The first time I meet Daniel*, he’s wearing a pair of board shorts and not much else.
I am 21, about to go into my senior year of college, and I have just flown north from New York to visit my folks at their seaside summer place before heading back to the city for school. He, on the other hand, is a few years older, a carpenter who at this moment happens to be touching up the trim on the stairs between my bedroom and the kitchen.
I am also horribly, HORRIBLY ill.
After spending a week unsuccessfully fighting off whatever demon spawn summer cold/flu monstrosity I had contracted, the previous day had been spent on an airplane with my head feeling like it was about to explode. As soon as my dad picked me up, he had driven me straight to the doctor, where I spent an ungodly amount of time waiting before they finally gave me an antibiotic to blast the thing out of my system. I subsequently went to bed ridiculously early and slept like the proverbial dead for roughly 16 hours; feeling marginally better upon waking, I had managed to haul myself out of bed, shower, and get dressed. It is after this that I run into Daniel.
Even though I am slightly less zombie-like than I was the day before, though, this isn’t exactly the ideal time to stumble across an attractive (and shirtless) 20-something at the foot of ones’ stairs. I mumble, “Uh… hi”—or something equally inane—as I and my foggy brain head upstairs to forage for some breakfast. Apparently I make some sort of impression, though, because a few days later, our doorbell rings in the early evening. It’s Daniel, and after we exchanged a few pleasantries, he asks me if I’d like to go to dinner with him the following evening. Sure, I say; why not? He seems like a nice enough lad, and my mum thinks the whole thing is adorable.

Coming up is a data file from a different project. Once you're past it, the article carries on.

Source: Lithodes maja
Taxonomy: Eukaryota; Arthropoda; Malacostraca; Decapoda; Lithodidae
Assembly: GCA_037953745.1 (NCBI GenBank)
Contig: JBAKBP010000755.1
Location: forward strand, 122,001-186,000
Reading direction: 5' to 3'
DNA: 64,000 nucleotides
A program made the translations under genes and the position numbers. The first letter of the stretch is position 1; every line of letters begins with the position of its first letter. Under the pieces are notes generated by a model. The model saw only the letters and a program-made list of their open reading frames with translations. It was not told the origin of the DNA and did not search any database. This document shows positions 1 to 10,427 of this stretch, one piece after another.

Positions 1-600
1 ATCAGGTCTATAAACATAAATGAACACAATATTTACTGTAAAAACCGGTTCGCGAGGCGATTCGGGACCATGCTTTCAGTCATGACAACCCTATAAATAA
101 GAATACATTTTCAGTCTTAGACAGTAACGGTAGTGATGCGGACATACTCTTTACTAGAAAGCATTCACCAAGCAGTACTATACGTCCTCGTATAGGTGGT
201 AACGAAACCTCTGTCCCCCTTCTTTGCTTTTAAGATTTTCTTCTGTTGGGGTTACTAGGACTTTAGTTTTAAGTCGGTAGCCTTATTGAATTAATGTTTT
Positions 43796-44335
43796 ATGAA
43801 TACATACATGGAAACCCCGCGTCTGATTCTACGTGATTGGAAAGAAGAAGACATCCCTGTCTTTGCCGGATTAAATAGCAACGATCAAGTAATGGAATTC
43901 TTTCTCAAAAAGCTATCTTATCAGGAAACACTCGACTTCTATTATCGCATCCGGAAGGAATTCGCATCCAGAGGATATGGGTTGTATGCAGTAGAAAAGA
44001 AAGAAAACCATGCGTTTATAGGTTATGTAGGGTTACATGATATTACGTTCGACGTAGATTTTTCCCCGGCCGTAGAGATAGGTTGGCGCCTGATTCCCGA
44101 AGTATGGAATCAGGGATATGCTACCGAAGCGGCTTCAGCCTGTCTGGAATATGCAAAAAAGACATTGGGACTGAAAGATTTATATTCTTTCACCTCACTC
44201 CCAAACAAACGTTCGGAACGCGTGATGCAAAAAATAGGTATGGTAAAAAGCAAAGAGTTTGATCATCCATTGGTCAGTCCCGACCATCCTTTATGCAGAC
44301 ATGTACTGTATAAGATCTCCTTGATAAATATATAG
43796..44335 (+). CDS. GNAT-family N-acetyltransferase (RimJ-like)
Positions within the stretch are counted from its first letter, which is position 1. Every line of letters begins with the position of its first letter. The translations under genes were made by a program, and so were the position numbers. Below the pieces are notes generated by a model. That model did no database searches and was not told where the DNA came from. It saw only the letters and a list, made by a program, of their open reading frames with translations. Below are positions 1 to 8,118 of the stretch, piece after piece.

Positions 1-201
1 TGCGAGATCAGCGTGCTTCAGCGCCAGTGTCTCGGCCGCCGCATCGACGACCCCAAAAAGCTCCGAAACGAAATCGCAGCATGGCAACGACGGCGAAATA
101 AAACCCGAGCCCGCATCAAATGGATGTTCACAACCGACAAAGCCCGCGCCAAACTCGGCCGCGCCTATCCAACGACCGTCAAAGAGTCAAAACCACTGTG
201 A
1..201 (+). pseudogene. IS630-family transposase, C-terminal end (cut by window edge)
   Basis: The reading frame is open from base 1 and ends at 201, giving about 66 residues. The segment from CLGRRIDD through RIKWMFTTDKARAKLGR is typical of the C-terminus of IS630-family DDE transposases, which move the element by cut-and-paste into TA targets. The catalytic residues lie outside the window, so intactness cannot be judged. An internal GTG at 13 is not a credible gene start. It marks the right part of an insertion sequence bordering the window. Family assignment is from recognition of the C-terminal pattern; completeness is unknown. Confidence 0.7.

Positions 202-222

The date gets off to a rocky start; to say that he’s a little late picking me up would be putting it mildly. I’m not exactly pressed for time, though, and given how unexpected the whole thing is in the first place, I’m fine simply rolling with it. Dinner passes somewhat uneventfully, as does the drink we follow it up with. Daniel has smoked several cigarettes over the course of the evening due to nerves; I hope I’m not THAT intimidating, but at the same time, I realize that he is significantly more reserved than I am, and that he went quite far out of his comfort zone just to ask me out in the first place.
It’s when we decide what to do after the drink that something a little bit magical happens: I point out that the beach is brilliant at night, and that the footpath that leads to it is right across the street. So we veer off the main road, dodging the traffic, and head to the sand.
Maybe it’s the dark, but he seems to have less trouble talking out here than in the inside glow of the restaurant. In the light, he blushes, smiles awkwardly, and looks downward—in that order—as an automatic response sequence when he gets nervous. Out here, though, by the moonlit ocean, he’s more relaxed. Though he sometimes trails off and often punctuates his speech with the phrase “I don’t really know what I’m saying,” I tell him that it’s okay, that sometimes it’s best to just let your mouth run with it. He laughs, and we take our shoes off and let the icy cold water wash over our toes.